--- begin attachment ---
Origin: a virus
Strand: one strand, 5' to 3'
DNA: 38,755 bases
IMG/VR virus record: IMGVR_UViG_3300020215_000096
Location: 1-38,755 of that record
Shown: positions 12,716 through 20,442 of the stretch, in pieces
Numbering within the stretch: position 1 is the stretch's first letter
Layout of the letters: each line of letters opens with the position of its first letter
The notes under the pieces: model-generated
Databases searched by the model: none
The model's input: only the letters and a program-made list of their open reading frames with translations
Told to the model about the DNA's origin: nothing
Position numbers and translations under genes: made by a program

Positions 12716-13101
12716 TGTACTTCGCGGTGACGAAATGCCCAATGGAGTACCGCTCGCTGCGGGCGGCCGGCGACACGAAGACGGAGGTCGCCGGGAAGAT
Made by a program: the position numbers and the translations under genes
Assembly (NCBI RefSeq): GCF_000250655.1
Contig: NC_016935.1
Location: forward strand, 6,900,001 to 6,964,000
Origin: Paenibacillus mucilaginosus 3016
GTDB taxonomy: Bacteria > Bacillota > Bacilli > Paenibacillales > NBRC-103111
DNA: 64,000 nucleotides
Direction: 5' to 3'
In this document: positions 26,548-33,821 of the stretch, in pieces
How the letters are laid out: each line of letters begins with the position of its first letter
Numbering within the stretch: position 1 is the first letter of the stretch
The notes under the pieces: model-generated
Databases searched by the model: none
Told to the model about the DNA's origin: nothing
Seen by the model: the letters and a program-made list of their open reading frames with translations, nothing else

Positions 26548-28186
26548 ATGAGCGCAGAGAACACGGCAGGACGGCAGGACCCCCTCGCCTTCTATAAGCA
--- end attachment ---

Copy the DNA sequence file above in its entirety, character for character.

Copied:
Origin: a virus
Strand: one strand, 5' to 3'
DNA: 38,755 bases
IMG/VR virus record: IMGVR_UViG_3300020215_000096
Location: 1-38,755 of that record
Shown: positions 12,716 through 20,442 of the stretch, in pieces
Numbering within the stretch: position 1 is the stretch's first letter
Layout of the letters: each line of letters opens with the position of its first letter
The notes under the pieces: model-generated
Databases searched by the model: none
The model's input: only the letters and a program-made list of their open reading frames with translations
Told to the model about the DNA's origin: nothing
Position numbers and translations under genes: made by a program

Positions 12716-13101
12716 TGTACTTCGCGGTGACGAAATGCCCAATGGAGTACCGCTCGCTGCGGGCGGCCGGCGACACGAAGACGGAGGTCGCCGGGAAGAT
Made by a program: the position numbers and the translations under genes
Assembly (NCBI RefSeq): GCF_000250655.1
Contig: NC_016935.1
Location: forward strand, 6,900,001 to 6,964,000
Origin: Paenibacillus mucilaginosus 3016
GTDB taxonomy: Bacteria > Bacillota > Bacilli > Paenibacillales > NBRC-103111
DNA: 64,000 nucleotides
Direction: 5' to 3'
In this document: positions 26,548-33,821 of the stretch, in pieces
How the letters are laid out: each line of letters begins with the position of its first letter
Numbering within the stretch: position 1 is the first letter of the stretch
The notes under the pieces: model-generated
Databases searched by the model: none
Told to the model about the DNA's origin: nothing
Seen by the model: the letters and a program-made list of their open reading frames with translations, nothing else

Positions 26548-28186
26548 ATGAGCGCAGAGAACACGGCAGGACGGCAGGACCCCCTCGCCTTCTATAAGCA